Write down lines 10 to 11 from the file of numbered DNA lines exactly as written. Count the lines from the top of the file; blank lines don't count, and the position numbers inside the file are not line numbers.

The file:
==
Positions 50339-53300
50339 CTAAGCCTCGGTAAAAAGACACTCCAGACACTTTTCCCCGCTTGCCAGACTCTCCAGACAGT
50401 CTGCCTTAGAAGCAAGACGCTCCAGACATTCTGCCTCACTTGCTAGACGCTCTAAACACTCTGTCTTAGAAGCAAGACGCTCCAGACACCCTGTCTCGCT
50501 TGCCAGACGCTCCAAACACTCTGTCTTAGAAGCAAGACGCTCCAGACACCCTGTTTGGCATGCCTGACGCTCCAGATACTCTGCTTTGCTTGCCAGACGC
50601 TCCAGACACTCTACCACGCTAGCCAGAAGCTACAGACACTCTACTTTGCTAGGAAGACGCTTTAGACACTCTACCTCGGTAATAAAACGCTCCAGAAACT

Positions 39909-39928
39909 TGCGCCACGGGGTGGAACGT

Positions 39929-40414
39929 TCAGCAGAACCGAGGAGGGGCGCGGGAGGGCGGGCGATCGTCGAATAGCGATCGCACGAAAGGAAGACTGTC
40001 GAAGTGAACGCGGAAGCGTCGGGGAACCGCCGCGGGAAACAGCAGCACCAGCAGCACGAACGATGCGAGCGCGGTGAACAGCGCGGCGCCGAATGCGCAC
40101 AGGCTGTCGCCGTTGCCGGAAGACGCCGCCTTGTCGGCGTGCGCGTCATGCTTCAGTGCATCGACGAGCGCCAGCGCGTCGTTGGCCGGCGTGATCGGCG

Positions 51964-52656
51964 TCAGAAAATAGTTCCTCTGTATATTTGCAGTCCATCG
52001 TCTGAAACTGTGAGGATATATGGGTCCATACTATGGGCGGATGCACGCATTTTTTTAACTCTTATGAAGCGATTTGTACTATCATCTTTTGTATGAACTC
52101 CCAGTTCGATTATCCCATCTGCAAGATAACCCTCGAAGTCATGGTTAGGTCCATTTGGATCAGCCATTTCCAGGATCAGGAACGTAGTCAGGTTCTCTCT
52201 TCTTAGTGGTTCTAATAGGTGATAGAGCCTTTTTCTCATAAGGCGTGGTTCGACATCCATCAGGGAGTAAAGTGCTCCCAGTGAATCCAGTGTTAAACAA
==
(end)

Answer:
40001 GAAGTGAACGCGGAAGCGTCGGGGAACCGCCGCGGGAAACAGCAGCACCAGCAGCACGAACGATGCGAGCGCGGTGAACAGCGCGGCGCCGAATGCGCAC
40101 AGGCTGTCGCCGTTGCCGGAAGACGCCGCCTTGTCGGCGTGCGCGTCATGCTTCAGTGCATCGACGAGCGCCAGCGCGTCGTTGGCCGGCGTGATCGGCG